Limited Warranty or Guarantee?
A money-back guarantee from an international airline?
In an industry where CRM stands for "Customer Relationship Mayhem," this is a breakthrough concept!
Yet there it was in Scott McCartney’s "Middle Seat" blog in The Wall Street Journal and on the OpenSkies Airlines Web site.
Okay, the "Terms and Conditions" contained 598 words in unreadable, light-gray mouse-type crafted by lawyers. And to get a refund, a disgruntled passenger had to write a letter describing the unhappy circumstances that prompted the refund request.
But the typical direct marketing shyster would not pony up $1400 plus fees and taxes in the vague hope of getting $700 back. This is a serious offer made to serious travelers, with little danger of frivolous claims by typical direct marketing bandits.
Every since I became aware of the term "limited warranty," I've hated it.
"Limited" turns the entire concept into an oxymoron. Here is doublespeak cooked up by lawyers bent on covering the butts of marketers that produce and sell crap and are paranoid about getting sued. Search for "limited warranty" on Google, and here is a sampling of definitions:
If damage occurs to Buyer's material as a result of Pacific Coast Composites negligence in processing, Pacific Coast Composites sole liability is only that of the amount of charges made for damaged material by PCC(1). Claims by buyer must be made within 60 days from date shipment.
The supplier warrants that the media on which the computer software is supplied is free from material defects for 90 days from the date of delivery. ...
Seller did not manufacture this product. Seller's only warranty is to furnish the warranty made available to buyer by seller's manufacturer for any item proved defective in material or workmanship. ...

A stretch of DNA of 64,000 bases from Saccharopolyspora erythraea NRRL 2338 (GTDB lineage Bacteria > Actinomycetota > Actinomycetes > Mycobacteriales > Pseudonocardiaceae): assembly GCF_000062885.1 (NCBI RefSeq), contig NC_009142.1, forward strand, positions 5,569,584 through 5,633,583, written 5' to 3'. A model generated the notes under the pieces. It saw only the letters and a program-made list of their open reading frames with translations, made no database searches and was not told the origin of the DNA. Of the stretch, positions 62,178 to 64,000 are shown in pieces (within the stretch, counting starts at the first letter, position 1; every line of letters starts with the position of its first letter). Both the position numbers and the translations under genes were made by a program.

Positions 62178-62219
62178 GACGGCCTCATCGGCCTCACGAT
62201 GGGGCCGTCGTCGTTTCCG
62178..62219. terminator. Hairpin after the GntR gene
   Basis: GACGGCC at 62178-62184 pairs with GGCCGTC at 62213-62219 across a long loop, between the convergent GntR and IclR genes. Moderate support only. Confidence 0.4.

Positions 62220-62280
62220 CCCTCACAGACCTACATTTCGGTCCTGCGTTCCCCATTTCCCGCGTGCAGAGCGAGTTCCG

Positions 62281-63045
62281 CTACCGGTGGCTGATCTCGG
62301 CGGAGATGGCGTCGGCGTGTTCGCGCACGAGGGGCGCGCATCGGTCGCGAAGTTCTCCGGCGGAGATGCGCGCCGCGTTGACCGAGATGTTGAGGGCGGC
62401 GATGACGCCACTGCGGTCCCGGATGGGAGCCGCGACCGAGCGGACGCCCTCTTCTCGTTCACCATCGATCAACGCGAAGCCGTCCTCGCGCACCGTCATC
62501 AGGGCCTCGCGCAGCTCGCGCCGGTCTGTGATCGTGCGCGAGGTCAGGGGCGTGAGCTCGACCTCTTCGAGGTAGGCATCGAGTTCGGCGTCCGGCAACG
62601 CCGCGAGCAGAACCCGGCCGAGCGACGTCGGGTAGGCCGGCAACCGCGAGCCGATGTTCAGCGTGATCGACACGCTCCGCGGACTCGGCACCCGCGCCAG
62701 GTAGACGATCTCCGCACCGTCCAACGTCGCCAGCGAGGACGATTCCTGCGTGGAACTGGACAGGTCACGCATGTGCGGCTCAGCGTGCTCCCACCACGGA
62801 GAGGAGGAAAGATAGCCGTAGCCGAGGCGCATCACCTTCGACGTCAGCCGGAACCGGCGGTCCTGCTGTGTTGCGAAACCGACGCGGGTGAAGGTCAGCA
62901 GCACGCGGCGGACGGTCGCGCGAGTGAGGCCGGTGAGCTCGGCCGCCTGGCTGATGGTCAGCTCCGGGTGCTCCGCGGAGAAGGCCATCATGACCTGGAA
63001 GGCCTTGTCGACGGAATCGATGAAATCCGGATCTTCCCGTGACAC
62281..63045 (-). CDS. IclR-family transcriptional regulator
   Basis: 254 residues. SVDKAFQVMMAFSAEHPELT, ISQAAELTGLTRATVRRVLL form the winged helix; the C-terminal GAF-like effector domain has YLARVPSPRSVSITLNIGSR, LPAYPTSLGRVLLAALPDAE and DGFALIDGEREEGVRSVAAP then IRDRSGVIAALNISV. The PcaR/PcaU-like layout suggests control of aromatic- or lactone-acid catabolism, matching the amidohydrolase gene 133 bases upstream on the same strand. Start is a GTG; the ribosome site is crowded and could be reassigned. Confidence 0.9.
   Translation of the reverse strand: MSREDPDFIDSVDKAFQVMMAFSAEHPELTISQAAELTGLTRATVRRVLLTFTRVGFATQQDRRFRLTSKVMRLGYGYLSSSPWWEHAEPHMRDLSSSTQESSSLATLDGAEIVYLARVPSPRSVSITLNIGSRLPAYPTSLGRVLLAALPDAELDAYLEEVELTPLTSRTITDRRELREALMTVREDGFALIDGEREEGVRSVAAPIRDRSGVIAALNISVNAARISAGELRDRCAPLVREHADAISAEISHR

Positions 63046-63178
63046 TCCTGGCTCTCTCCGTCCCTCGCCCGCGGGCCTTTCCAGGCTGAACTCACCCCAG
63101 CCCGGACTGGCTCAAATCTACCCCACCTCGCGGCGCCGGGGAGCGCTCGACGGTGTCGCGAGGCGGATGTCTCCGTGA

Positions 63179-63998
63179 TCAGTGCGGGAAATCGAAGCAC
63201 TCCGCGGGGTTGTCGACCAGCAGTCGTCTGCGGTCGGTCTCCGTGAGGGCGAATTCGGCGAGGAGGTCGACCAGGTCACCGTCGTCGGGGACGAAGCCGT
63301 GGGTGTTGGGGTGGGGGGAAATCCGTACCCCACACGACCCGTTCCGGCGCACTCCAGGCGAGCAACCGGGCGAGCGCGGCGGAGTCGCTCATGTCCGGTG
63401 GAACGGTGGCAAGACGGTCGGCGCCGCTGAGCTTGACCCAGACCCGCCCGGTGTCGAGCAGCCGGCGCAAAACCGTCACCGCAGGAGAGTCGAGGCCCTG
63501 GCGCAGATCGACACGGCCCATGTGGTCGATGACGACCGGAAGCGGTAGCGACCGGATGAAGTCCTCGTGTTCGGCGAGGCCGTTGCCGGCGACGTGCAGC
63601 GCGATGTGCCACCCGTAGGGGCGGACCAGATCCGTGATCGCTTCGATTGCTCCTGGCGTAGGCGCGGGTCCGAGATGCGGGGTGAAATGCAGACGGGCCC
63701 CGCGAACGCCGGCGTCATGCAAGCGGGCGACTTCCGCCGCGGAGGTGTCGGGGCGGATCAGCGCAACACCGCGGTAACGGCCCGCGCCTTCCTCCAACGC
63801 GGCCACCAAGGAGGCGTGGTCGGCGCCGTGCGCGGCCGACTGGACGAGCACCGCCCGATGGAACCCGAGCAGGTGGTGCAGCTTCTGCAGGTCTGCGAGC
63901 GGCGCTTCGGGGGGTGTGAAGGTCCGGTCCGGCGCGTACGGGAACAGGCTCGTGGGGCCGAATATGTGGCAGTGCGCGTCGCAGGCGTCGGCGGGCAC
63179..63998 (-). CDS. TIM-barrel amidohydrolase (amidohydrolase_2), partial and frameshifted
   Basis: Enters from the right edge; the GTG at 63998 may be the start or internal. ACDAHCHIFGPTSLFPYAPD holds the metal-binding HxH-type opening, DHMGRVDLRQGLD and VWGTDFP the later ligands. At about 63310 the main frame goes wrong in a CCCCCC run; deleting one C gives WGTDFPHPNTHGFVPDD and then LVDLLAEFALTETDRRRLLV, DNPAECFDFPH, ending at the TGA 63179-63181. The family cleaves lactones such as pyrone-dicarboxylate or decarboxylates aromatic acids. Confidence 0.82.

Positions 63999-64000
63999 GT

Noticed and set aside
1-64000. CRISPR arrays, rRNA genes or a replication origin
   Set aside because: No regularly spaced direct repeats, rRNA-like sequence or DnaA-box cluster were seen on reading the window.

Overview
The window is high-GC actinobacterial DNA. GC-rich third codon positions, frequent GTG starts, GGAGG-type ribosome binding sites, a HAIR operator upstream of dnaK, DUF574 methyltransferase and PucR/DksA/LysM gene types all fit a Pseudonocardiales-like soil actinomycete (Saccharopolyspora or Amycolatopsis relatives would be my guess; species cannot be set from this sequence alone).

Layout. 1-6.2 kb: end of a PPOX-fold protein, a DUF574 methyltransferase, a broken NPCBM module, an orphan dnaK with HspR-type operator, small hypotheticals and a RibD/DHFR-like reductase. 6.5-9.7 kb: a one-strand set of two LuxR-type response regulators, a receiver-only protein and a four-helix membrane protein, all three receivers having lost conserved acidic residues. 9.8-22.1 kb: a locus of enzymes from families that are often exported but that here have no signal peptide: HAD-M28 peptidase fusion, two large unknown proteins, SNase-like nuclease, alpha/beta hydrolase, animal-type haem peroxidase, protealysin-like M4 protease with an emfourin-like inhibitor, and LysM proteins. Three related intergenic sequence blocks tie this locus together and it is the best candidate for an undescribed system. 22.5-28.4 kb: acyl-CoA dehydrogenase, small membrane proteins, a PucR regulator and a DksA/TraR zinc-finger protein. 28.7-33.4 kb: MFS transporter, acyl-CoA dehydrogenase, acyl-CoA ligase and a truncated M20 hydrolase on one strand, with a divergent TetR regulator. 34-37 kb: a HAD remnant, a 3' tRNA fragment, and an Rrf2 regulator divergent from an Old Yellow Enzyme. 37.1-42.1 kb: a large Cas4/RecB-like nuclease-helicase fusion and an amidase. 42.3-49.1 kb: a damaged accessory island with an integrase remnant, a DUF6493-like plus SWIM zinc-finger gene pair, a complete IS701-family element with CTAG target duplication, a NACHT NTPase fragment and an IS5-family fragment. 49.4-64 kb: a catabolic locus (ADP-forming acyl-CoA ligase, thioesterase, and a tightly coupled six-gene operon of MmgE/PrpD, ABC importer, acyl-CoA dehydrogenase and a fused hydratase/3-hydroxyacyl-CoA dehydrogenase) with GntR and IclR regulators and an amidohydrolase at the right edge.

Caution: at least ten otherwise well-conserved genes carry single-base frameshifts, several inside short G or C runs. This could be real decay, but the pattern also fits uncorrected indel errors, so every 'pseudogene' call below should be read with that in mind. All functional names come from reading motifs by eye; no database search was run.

This Web site is provided on an " as is," "as available" basis without warranties of any kind, express or implied, including, but not limited to, those of TITLE, MERCHANTABILITY, FITNESS FOR A PARTICULAR PURPOSE or NON-INFRINGEMENT or any warranty arising from a course of dealing, usage, or ...
A limited warranty is a warranty that imposes certain limitations, and is therefore not a full warranty.
The Product sold will conform to the description of the Product set forth in the Contract, subject, however, to all qualifications and limitations set forth in the Contract. ...
Seller warrants that the goods shall be free from defects in material and workmanship. This warranty shall not apply in the event of defects caused by: (i) physical abuse of the goods or any component or acts of vandalism by any persons other than Seller, its employees, agents, or subcontractors ...
Back when we did a lot of traveling, I spent a ton of money on top-of-the-line Tumi luggage for myself and my wife, Peggy. One day as I was checking in at an airport, the pull-out handle on my Tumi rolling suitcase got stuck in the open position and would not retract, no matter how I jiggled or pushed. I suffered this ungainly thing throughout the trip and chucked it out when I got home, vowing never to own a Tumi product again.
Was I being unfair? Last week I visited the Tumi Web site, where I found the limited warranty for its suitcases, handbags, wallets and accessories runs 1,272 words. Normally I would reproduce a document central to this story in the Flash player at right, but the words are in light gray mouse-type, and there are too many of them. Here’s the link if you want to wade through it: www.tumi.com/about/warranty.jsp